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The essential rule is that if more than one ampacity can be determined for a given conductor, the lowest value must be used. There are exceptions, however.
For example, suppose a small portion of a conductor is operating at a high temperature because it is exposed to a higher ambient temperature than an adjacent portion or because it has more adjacent current-carrying conductors.
In that instance, some of the heat in the higher temperature portion will move by conduction into the adjacent length that is operating at a lower ambient temperature. Therefore, in some cases it is permissible to disregard limited lengths of conductors that might operate at higher temperature.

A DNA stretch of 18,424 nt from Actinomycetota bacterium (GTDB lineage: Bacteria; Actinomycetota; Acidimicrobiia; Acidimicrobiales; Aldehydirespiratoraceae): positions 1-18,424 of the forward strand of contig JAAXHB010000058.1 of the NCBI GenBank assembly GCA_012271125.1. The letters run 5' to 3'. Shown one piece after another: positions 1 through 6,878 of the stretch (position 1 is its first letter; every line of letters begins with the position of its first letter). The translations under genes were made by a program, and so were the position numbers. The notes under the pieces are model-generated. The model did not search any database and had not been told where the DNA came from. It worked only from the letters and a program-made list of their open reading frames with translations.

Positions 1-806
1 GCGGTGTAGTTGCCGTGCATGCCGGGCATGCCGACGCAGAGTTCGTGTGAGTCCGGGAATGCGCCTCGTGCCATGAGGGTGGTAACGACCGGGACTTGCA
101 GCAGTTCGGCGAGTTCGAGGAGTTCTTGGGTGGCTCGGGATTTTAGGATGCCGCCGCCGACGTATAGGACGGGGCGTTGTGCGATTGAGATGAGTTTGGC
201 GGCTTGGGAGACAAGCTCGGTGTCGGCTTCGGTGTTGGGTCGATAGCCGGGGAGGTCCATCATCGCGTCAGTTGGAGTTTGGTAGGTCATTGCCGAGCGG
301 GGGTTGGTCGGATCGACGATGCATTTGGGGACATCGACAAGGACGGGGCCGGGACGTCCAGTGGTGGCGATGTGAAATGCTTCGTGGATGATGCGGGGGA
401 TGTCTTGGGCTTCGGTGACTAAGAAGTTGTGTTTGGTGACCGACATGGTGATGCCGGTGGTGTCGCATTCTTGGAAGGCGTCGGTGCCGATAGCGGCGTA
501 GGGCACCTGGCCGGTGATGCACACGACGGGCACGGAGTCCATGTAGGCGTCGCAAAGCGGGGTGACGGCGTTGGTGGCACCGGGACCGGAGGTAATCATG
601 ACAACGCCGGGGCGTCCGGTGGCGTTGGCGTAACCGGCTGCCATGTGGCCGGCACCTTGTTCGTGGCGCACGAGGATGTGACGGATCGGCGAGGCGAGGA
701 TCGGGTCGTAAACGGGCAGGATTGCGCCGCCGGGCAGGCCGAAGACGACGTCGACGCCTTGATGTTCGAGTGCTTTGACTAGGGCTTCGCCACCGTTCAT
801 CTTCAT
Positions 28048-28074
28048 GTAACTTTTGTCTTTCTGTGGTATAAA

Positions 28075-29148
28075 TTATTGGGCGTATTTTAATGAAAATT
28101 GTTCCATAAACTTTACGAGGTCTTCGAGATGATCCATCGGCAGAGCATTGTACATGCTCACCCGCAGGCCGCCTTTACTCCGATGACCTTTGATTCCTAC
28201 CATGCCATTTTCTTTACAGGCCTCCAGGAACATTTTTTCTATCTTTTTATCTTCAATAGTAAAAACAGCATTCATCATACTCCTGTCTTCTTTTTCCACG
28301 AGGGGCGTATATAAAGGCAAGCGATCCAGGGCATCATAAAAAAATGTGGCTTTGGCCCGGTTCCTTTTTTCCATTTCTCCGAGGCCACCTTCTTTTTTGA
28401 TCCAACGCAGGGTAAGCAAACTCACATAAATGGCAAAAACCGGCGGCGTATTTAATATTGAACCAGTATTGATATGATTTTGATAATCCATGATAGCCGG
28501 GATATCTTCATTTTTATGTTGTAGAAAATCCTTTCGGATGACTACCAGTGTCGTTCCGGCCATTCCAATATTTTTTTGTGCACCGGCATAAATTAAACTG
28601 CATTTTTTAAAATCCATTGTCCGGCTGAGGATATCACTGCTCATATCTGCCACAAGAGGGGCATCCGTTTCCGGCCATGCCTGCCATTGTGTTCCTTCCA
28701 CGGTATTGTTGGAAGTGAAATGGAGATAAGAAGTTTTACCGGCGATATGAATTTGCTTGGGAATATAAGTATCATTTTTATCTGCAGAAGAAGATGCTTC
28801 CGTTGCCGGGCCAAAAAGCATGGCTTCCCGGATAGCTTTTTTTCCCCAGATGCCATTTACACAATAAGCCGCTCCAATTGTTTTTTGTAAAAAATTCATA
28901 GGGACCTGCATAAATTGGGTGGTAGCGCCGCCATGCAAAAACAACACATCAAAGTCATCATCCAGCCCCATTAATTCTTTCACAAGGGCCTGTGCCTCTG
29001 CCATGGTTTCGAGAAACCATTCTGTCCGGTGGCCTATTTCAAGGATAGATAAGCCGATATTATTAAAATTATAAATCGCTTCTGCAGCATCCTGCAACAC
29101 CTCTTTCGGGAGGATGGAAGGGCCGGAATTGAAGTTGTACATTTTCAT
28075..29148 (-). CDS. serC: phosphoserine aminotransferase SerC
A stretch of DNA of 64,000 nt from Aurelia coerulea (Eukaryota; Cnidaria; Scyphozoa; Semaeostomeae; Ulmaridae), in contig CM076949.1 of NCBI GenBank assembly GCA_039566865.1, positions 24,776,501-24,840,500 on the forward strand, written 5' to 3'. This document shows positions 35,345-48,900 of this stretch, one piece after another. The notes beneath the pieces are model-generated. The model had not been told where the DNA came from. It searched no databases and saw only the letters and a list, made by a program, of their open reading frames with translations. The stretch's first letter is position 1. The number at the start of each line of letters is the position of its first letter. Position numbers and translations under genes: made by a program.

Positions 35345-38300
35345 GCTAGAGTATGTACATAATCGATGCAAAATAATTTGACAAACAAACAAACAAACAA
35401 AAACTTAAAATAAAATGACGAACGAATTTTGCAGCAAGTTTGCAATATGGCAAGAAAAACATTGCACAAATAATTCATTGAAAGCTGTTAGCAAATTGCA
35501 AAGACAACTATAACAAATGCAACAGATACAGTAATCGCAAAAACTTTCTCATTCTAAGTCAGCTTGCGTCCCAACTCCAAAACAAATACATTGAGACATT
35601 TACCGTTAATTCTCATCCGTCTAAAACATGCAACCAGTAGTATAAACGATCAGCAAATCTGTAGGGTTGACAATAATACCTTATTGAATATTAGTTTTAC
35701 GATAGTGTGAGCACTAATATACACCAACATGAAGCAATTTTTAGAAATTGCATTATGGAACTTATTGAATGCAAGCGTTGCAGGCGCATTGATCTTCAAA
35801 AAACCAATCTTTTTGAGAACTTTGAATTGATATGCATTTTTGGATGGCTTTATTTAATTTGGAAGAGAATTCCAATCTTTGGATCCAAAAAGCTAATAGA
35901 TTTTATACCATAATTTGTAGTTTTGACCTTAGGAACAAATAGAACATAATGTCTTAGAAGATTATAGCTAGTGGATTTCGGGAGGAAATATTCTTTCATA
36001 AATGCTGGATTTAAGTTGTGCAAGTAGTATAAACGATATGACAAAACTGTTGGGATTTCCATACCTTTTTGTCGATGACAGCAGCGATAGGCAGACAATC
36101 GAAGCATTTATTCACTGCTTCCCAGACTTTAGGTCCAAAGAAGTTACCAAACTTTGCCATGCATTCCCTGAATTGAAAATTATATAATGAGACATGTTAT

This is the case with Section 310.15(A)(2), Exception , which says: "Where two different ampacities apply to adjacent portions of a circuit, the higher ampacity shall be permitted to be used beyond the point of transition, a distance equal to 3.0 m (10 ft) or 10 percent of the circuit length figured at the higher ampacity, whichever is less."
Heat can be transmitted or transferred in multiple ways. Typically, heat is being dissipated from a conductor by convection and radiation. Another way to get rid of heat or move heat is through conduction.
© Hughes Associates,Inc. 2012